Nov. 10 couldn’t come soon enough.
As we slide through the final weeks before college basketball returns, we’ll look at one storyline about the upcoming season that lines up with the number of days until opening day. Keep coming back to see if we have the creativity and dedication to pull this off. No promises.
It’s Sept. 26 and we’re just 45 days from opening day.
Okay, the headline might be deceiving. This 45-themed post is indeed dedicated to the power forwards and centers of the mid-major world. But the term “interior” might be a better way to describe the guys listed below rather than “back-to-basket.”
In either case, the players gracing this post do the vast majority of their offensive damage within the three-point line. With so many bigs trying to excite pro scouts by showing their range, the paint-oriented forward or center is becoming a rarity.
Here are some of the best of the mid-major players that make their basketball living around the basket. Did we miss someone? Make sure to loudly let us know.
Jock Landale, Saint Mary’s
Preseason honors keep rolling in. SMC 17th in Blue Ribbon's rankings, Jock Landale a 1st team All-American https://t.co/q7pw1zodFE— Alex Jensen (@AJensen8886) September 20, 2017
The Gaels’ hyper-efficient offense has plenty of shooters and an elite facilitator in Emmett Naar. But it’s Landale’s deadly efficiency around rim that anchors the entire show. The preseason All-American scored in double figures in all but two games last season, and finished fourth in the WCC in effective field goal percentage (59.0%).
Devontae Cacok, UNC Wilmington
Kevin Keatts is gone. C.J. Bryce, Chris Flemmings and Denzel Ingram are gone. But Cacok is back and will try and keep the Seahawks’ potent offense afloat. The junior led the country in both effective field goal percentage (79.0%) and true shooting percentage (76.1%) last season by, unsurprisingly, hardly venturing outside the paint.
Anthony Lamb, Vermont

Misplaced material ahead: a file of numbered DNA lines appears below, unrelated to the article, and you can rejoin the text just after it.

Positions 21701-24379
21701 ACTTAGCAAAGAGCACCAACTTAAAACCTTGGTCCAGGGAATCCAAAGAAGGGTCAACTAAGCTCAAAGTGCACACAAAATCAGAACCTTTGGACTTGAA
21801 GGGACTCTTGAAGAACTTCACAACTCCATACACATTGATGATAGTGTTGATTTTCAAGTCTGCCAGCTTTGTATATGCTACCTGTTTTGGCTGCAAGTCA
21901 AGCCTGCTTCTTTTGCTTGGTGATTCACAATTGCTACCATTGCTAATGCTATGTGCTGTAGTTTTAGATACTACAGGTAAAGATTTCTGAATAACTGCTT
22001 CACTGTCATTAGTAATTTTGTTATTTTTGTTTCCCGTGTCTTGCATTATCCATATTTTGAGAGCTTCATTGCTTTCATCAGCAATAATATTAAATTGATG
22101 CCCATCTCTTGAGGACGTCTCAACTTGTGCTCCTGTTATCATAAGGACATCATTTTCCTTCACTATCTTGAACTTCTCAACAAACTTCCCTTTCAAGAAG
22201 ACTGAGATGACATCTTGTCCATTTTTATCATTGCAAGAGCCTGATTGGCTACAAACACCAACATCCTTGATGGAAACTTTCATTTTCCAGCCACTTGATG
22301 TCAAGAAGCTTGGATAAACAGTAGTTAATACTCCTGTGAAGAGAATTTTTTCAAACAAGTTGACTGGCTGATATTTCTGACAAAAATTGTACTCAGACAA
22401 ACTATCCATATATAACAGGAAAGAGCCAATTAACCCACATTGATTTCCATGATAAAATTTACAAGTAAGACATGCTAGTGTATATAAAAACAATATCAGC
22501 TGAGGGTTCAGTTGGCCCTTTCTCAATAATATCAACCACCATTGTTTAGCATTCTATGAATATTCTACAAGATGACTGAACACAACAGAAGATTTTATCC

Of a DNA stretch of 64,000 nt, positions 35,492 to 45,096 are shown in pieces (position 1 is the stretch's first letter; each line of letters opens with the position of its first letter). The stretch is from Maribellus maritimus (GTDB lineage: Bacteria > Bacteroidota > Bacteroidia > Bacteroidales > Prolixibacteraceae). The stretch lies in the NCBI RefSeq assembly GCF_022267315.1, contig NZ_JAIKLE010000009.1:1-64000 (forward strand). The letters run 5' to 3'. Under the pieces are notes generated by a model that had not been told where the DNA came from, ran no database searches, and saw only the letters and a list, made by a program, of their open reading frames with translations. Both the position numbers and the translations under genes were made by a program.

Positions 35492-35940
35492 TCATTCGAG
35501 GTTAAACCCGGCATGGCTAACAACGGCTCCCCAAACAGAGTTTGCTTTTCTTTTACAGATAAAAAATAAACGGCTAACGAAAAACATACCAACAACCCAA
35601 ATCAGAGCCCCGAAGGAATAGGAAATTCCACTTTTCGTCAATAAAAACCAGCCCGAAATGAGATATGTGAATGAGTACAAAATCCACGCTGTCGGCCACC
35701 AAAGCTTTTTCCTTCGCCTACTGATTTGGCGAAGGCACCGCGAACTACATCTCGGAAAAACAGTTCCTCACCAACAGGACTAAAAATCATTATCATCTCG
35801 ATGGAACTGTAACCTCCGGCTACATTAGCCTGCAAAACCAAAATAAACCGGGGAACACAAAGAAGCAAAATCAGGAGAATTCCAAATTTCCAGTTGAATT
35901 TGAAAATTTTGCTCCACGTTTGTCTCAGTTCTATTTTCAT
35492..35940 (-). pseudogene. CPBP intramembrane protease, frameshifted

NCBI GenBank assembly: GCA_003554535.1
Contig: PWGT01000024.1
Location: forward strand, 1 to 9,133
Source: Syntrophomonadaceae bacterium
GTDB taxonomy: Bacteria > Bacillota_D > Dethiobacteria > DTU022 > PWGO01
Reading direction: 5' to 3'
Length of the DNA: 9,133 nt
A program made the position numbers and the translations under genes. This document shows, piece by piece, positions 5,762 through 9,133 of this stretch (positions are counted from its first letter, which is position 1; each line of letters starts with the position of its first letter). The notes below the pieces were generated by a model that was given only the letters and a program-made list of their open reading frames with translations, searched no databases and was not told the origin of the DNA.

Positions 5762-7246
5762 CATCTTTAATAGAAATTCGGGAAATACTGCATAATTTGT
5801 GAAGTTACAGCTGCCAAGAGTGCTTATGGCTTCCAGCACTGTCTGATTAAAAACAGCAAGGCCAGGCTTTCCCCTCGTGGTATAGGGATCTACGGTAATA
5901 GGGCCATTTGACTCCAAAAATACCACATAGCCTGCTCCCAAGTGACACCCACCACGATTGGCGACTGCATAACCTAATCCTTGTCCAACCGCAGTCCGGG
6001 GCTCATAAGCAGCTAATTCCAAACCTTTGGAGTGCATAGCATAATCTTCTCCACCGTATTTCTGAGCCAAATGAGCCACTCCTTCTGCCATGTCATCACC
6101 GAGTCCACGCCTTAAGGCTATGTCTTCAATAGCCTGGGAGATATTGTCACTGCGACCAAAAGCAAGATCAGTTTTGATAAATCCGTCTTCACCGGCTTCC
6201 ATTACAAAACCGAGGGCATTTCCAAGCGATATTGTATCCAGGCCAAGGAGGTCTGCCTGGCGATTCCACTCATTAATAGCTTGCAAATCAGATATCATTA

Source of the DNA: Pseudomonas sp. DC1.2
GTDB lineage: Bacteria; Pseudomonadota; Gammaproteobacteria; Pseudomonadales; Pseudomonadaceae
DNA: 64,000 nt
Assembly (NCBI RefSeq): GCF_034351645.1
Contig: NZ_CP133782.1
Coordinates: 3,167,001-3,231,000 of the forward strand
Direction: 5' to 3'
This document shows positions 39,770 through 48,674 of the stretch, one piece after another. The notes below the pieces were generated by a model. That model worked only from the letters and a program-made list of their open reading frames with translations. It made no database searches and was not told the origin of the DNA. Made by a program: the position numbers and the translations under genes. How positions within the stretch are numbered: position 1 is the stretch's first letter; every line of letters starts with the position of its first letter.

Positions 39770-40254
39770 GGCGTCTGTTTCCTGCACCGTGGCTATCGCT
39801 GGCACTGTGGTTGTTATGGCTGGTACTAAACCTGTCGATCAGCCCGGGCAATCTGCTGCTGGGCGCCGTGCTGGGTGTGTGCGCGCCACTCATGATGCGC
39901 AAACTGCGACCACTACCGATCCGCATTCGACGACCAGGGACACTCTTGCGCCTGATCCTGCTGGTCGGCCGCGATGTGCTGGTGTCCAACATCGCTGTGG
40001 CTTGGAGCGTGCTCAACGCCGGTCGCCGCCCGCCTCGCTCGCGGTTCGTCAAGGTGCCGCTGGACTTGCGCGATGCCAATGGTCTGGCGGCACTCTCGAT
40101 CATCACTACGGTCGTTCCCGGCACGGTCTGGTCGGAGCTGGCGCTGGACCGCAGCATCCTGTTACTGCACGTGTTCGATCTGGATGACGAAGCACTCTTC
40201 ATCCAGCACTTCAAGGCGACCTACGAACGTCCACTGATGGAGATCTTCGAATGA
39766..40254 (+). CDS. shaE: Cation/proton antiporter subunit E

The Catamounts have one of the country’s best point guards in Trae Bell-Haynes. They also have a difference maker on the interior in Lamb, who averaged 19.5 points per game over the final nine contests of his freshman year. He can step out to the three-point line, like he did against Purdue in the NCAA Tournament, but is a natural in a Vermont offense that excelled within the paint.
James Thompson IV, Eastern Michigan
The junior has a career average of 14.8 points per game, though his shooting numbers fell slightly last season. He’ll be relied on more in 2017-18 as the Eagles lose three key guards to graduation. If nothing else, Thompson has been the MAC’s best offensive rebounder, and one of the best in the country, the past two years. Scoring chances should be plentiful.
Colton Weisbrod, Lamar
If Lamar is going to break out under Tic Price next season, it’ll be in large part because of Weisbrod. The junior got to the line at a higher rate than anyone else in Southland play last year, and was a respectable 71.1 percent shooter while there. He ended the season on a downturn, but had multiple 30 plus point games last season, showing the dominant interior force he can be.
Daniel Amigo, Denver
Amigo fell out of former coach Joe Scott’s rotation as a sophomore in 2015-16. That changed under first-year coach Rodney Billups, as the 6’10’’ Amigo put up 15.5 points per game last season. He was the focal point of the Summit League’s third-most efficient offense. With no seniors on last year’s roster, Amigo and the Pioneers should be even better in 2017-18.
Rashaan Holloway, UMass
The massive Holloway has only been used in short bursts over his two-year career, but he’s been effective when on the court. Holloway averaged 10.4 points in just 19.0 minutes per game last season. New Minutemen coach Matt McCall ran some great offenses at Chattanooga with big man Justin Tuoyo, and now gets to work with a skilled center in Holloway.
Nana Foulland, Bucknell
The reigning Patriot League Player of the Year has averaged double figure scoring in each of his first three seasons. Last year, he helped the Bison dominate conference foes with a 63.0 effective field goal percentage. It should be more of the same in 2017-18.
Jalen Hayes, Oakland
Hayes has been a reliable low-post scorer for Greg Kampe for three consecutive seasons. The senior may have been overshadowed by Kay Felder and Martez Walker in the past (and Walker and Kendrick Nunn this upcoming season), but he’s a big reason the Golden Grizzlies are the favorite in the Horizon League.
Brandon McCoy, UNLV
It’d be negligent to leave McCoy off this list, as the big-bodied McDonald’s All-American is pegged by many to be a first round pick. He’s yet to play a game, but might be the most talented player at the mid-major level this season.
Chima Moneke, UC Davis
The Aussie had a coming out party in the NCAA Tournament, averaging 19.0 points over the Aggies’ two games. In league play, he drew more fouls per 40 minutes than anyone else in the Big West and scored 21.4 points per 40 minutes. That should translate into a monster senior year.